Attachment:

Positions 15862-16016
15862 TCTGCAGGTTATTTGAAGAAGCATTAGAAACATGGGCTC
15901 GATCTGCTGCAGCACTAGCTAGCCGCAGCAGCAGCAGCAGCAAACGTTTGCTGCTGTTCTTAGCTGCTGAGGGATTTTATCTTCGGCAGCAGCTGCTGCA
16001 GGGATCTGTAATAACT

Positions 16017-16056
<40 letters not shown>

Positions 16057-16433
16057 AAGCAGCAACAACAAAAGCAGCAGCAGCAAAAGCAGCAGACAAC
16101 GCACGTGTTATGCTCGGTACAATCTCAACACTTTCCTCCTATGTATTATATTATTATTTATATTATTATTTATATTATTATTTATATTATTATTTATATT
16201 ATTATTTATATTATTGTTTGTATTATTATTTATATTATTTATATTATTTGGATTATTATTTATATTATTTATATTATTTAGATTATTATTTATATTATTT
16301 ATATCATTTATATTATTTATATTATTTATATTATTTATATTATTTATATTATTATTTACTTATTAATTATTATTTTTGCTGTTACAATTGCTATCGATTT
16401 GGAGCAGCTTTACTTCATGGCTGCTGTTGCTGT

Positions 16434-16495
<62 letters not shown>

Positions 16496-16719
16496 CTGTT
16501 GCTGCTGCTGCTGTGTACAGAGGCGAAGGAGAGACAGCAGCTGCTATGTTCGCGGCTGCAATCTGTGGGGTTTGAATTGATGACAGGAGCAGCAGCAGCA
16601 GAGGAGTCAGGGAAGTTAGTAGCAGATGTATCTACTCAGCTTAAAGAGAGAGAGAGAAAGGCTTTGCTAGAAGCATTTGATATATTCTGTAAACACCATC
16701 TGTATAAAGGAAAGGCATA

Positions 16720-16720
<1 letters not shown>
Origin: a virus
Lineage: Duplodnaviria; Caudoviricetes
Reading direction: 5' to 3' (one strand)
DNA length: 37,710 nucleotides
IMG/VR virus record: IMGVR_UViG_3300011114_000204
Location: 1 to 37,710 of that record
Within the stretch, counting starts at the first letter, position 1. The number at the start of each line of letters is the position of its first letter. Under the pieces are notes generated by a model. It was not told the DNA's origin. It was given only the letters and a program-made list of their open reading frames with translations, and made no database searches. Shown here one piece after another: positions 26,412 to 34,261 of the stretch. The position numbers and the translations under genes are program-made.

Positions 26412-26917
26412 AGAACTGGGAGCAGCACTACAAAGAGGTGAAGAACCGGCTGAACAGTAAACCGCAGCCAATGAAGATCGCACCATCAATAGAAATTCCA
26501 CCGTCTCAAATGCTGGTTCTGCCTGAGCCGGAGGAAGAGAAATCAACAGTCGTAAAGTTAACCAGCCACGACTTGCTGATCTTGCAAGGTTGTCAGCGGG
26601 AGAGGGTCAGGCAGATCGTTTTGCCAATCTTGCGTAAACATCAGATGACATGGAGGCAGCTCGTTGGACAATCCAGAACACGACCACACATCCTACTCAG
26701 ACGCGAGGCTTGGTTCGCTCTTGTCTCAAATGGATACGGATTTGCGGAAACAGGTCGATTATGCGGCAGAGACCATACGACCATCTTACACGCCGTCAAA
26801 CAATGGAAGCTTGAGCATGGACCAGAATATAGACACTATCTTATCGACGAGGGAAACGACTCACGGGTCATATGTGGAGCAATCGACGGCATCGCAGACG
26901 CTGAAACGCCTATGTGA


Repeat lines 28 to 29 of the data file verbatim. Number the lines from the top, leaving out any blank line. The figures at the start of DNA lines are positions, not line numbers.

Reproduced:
Within the stretch, counting starts at the first letter, position 1. The number at the start of each line of letters is the position of its first letter. Under the pieces are notes generated by a model. It was not told the DNA's origin. It was given only the letters and a program-made list of their open reading frames with translations, and made no database searches. Shown here one piece after another: positions 26,412 to 34,261 of the stretch. The position numbers and the translations under genes are program-made.

Positions 26412-26917